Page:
Recently, in a conversation with an old school friend, who is very much a nationalist and supports a united Ireland, told me that while he was voting for remain, if he were of a more cynical bent he’d be voting tactically for Leave, and speculated that there would be nationalists who would do so. I’ve noticed a lot of other people making similar comments, here on Slugger, on social media and in social circles. This led me to do something I haven’t done for a long time; think seriously about the union, and what the impact would be upon it if the UK left the EU.
On Northern Ireland’s interminable constitutional question I’ve been perched up here on the fence for around 15 years now, having vacillated a little in each direction before then. At the moment I see the respective cases for both the union and for reunification are very finely balanced, each with different pros and cons, and differing degrees of risk. The status quo sits easily as a comfortable default, creating space for us to sort out more serious problems.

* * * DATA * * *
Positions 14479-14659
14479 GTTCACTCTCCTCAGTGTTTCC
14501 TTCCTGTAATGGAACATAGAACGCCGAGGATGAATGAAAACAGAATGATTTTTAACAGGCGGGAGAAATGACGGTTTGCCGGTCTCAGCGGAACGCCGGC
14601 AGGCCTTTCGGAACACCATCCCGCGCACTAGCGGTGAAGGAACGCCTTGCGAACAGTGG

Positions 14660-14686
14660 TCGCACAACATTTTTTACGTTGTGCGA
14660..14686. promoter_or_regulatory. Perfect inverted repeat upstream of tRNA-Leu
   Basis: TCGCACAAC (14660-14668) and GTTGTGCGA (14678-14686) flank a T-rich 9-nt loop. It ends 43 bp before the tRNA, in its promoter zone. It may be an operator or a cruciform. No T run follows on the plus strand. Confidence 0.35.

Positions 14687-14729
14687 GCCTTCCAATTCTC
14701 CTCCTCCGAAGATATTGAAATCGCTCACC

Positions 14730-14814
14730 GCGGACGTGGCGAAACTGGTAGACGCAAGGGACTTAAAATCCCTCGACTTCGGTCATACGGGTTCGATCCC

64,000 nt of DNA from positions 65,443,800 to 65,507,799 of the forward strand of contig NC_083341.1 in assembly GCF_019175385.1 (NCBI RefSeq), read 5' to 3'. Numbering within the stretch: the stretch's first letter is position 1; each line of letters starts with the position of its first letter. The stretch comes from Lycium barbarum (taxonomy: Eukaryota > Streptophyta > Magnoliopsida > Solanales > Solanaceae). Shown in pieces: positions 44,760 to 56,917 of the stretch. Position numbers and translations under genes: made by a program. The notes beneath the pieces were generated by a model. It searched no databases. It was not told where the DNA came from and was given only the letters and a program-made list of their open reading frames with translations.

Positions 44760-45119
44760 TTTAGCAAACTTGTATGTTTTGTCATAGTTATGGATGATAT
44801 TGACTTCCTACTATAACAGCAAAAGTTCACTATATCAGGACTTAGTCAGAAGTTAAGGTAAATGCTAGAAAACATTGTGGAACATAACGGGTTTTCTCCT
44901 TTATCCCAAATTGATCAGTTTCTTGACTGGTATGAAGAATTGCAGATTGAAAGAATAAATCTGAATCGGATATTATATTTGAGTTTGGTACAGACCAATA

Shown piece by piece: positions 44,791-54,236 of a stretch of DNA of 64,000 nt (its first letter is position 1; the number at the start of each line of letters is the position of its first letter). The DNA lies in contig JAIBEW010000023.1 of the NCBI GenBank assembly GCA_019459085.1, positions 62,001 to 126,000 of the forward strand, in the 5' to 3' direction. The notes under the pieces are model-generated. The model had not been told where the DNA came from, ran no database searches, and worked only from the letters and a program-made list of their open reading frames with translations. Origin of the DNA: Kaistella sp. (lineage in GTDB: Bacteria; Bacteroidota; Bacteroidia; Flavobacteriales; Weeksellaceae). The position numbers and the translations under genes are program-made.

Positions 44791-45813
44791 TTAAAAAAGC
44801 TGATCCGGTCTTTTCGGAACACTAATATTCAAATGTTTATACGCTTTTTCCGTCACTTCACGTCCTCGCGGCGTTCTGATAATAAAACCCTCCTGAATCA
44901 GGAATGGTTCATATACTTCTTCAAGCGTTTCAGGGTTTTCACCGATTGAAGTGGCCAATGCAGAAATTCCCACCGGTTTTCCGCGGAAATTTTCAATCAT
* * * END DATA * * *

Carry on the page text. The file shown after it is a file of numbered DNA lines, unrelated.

I have to confess that I’m a little bit of a West-Brit. This is not a term used favourably by most nationalists, which reflects that there are probably more of us than they’d like to admit, and maybe suggests that they feel a certain degree of empathy for this perspective that they’re unwilling to confront. Historical events, and some not so historical, unpleasant and serious in many cases, cannot be denied, and nationalists are well rehearsed at rhyming them off. But when you look past these things you may conclude that we’re neighbours with a country that has a lot of positive aspects.